Articles Posted in New Hampshire Supreme Court

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Plaintiff Fred Teeboom appealed a superior court order dismissing his claims for declaratory, injunctive, and mandamus relief based upon the court’s determination that the budget spending cap in the Nashua city charter was unenforceable because it violated state law. In April 2017, by a vote of nine to six, the Nashua Board of Aldermen (board) passed an ordinance exempting the entire wastewater treatment fund from the combined annual municipal budget. Later that month, Nashua’s mayor proposed a budget for fiscal year 2018 that, consistent with the ordinance, removed the wastewater treatment fund from the spending cap calculation. In so doing, the mayor did not adjust for the fact that the 2017 combined annual municipal budget included $8.1 million of wastewater treatment funds that were not included in the proposed 2018 combined annual municipal budget. This process had the effect of allowing the mayor to allocate a significant amount of additional funds to other areas without running afoul of the spending cap. On the surface, the proposed 2018 combined annual municipal budget appeared to comply with the spending cap. The maximum allowable budget pursuant to the cap was $267,517,084, and the 2018 combined annual municipal budget was $265,598,979. Faced with a proposed 2018 combined annual municipal budget purporting to be $1,918,105 below the spending cap, the board voted, ten to five, to adopt that budget. Teeboom filed this lawsuit against the City of Nashua (City), asking the trial court to enforce the spending cap provision on the ground that the ordinance exempting the wastewater treatment fund from the combined annual municipal budget violated that provision. The New Hampshire Supreme Court affirmed the trial court's determination that the City’s spending cap was unenforceable because it did not contain an override provision. View "Teeboom v. City of Nashua" on Justia Law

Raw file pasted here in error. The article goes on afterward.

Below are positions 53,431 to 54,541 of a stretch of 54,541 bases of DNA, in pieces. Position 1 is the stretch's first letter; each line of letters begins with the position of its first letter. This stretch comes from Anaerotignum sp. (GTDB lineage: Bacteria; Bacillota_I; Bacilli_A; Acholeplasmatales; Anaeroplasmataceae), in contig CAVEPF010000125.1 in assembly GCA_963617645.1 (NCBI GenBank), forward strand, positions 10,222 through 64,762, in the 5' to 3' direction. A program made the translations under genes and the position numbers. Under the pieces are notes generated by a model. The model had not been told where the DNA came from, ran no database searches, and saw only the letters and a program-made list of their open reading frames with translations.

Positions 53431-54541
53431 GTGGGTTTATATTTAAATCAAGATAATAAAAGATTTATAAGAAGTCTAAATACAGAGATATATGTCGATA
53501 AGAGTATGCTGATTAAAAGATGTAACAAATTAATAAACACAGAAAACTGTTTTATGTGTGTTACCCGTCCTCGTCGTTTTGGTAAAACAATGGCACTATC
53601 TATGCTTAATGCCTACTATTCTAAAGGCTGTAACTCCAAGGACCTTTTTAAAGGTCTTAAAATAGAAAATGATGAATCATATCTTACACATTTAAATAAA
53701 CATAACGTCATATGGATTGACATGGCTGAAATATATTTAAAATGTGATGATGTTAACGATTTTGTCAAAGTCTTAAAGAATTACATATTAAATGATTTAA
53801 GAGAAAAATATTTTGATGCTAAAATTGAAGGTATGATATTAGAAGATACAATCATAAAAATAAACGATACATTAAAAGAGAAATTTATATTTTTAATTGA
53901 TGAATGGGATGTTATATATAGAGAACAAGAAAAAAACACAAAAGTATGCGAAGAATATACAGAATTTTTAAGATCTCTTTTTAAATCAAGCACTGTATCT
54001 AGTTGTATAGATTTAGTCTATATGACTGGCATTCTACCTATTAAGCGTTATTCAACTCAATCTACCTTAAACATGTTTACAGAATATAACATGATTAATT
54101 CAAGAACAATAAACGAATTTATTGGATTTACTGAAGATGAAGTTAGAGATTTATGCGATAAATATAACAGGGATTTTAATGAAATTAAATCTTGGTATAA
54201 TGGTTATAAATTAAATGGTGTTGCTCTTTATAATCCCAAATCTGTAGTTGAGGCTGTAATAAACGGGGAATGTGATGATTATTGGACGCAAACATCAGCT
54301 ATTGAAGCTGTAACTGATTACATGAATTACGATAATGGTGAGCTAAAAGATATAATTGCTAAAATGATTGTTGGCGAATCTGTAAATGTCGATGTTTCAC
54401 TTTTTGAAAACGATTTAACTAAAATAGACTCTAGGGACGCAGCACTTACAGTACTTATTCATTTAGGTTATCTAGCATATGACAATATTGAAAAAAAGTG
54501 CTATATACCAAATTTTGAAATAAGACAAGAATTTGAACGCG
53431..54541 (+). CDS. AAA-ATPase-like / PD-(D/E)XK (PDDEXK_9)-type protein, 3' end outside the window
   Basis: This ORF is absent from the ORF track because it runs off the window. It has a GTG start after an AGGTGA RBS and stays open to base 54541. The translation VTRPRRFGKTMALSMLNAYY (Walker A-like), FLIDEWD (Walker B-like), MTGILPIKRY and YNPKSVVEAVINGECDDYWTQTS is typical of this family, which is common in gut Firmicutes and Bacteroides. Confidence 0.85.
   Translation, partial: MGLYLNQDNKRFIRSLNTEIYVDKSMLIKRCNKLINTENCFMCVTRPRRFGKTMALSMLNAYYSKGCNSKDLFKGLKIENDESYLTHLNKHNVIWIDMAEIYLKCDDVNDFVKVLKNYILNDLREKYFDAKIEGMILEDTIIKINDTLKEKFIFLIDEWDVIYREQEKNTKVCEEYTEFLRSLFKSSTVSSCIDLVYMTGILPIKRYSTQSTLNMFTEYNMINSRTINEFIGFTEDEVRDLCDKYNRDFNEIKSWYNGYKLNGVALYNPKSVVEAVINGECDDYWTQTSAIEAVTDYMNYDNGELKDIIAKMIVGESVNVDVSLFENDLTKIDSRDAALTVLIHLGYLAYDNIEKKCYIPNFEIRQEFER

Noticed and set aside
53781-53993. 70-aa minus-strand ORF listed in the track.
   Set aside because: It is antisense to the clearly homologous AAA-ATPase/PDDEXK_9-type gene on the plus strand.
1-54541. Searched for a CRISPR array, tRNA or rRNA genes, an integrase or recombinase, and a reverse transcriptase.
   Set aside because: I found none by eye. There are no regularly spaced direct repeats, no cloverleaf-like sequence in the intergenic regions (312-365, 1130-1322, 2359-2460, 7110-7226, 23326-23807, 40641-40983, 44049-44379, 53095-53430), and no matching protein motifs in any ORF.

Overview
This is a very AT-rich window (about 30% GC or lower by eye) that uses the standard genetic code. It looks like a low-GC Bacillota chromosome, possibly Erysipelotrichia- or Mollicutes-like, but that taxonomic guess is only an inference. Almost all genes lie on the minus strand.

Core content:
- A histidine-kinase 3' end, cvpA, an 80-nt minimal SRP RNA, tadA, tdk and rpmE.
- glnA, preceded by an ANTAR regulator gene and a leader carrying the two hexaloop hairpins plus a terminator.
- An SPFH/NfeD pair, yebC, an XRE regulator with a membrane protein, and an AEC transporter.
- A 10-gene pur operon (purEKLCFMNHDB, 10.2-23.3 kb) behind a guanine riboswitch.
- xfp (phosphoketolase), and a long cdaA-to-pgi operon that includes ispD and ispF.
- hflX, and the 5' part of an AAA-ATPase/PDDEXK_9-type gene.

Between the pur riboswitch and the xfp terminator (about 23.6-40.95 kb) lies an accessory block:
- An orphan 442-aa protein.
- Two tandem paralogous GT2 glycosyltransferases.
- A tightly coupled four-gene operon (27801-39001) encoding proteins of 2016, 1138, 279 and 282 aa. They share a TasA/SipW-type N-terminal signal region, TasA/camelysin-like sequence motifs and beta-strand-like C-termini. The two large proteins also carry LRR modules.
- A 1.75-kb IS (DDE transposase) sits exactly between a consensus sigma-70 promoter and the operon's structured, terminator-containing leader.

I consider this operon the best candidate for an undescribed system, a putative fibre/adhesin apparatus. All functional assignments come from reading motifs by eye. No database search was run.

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Plaintiff Ron L. Beaulieu & Company appealed a superior court order affirming the New Hampshire Board of Accountancy. The Board suspended plaintiff’s license to do business in New Hampshire for three years and imposed a $5,000 fine after concluding plaintiff committed professional misconduct by failing to retain work papers and records for five years and by failing to properly conduct auditing services for Tri-County Community Action Program (TCCAP) from 2008-2011. Finding no reversible error in the superior court’s judgment, the New Hampshire Supreme Court affirmed. View "Ron L. Beaulieu & Company v. New Hampshire Board of Accountancy" on Justia Law

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The Town of Lincoln, New Hampshire, appealed a Water Court order upholding a decision by the Department of Environmental Services (DES) ordering the town to repair the Pemigewasset River Levee. The Water Counsel determined the Town owned the levee pursuant to RSA 482:11-a(2013), and therefore was obligated to maintain and repair the levee. In support of its position, DES contends that, in the Assurance, the Town “agreed to take responsibility for the [l]evee’s ongoing maintenance and repair.”1 However, the fact that the Town undertook certain maintenance obligations in the Assurance does not mean that the additional obligations of “ownership” under RSA 482:11-a can or should be imposed upon the Town. The New Hampshire Supreme Court determined that the Water Council’s conclusion the Town “owned” the levee under RSA 482:11-a was dependent on flawed reasoning that Appeal of Michele, 168 N.H. 98 (2015) controlled the outcome of this case. The Supreme Court concluded the Town met its burden to show the Water Council was unreasonable. The Court did not decide the precise degree of ownership that made a person or entity an “owner” for the purposes of RSA 482:11-a, it held that the limited access easement held by the Town in this case fell short of that threshold. Because the Court’s holding on this issue was dispositive of this case, it declined to address the parties’ other arguments. View "Appeal of Town of Lincoln" on Justia Law